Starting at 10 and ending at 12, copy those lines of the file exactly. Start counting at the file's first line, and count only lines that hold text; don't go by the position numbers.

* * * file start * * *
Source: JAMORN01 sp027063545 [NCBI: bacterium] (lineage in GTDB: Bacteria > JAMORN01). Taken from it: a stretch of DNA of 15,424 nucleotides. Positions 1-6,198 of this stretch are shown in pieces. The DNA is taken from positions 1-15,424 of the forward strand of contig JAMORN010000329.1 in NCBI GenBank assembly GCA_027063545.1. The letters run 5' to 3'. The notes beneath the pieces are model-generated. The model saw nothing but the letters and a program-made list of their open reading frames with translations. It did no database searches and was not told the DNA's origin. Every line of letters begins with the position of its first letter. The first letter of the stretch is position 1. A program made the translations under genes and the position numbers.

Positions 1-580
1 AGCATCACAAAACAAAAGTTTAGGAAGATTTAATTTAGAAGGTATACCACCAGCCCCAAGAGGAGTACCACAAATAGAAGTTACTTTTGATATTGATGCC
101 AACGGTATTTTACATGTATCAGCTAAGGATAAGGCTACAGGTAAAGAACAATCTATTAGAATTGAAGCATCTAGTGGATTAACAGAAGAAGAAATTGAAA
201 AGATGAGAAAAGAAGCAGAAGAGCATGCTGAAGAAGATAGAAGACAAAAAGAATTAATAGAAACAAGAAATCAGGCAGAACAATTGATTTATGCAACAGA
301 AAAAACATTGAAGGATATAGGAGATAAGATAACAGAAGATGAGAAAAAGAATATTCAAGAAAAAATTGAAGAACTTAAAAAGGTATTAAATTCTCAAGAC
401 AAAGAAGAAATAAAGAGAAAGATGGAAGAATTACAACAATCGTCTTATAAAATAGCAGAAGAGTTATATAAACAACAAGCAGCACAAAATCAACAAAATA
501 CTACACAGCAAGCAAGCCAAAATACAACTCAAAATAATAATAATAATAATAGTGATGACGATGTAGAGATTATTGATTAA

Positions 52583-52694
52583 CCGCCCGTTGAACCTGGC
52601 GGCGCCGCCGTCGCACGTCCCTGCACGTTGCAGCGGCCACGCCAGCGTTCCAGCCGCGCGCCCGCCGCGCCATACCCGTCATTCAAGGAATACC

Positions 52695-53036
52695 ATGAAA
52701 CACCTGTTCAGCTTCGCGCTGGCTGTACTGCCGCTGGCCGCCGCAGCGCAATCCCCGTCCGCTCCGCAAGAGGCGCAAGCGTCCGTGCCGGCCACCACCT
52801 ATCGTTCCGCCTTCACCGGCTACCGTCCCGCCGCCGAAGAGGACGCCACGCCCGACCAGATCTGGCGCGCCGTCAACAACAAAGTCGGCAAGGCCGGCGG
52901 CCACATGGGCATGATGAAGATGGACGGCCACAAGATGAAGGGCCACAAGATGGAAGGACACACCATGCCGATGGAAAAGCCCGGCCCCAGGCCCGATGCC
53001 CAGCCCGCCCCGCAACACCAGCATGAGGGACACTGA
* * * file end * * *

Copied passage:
52583 CCGCCCGTTGAACCTGGC
52601 GGCGCCGCCGTCGCACGTCCCTGCACGTTGCAGCGGCCACGCCAGCGTTCCAGCCGCGCGCCCGCCGCGCCATACCCGTCATTCAAGGAATACC

Positions 52695-53036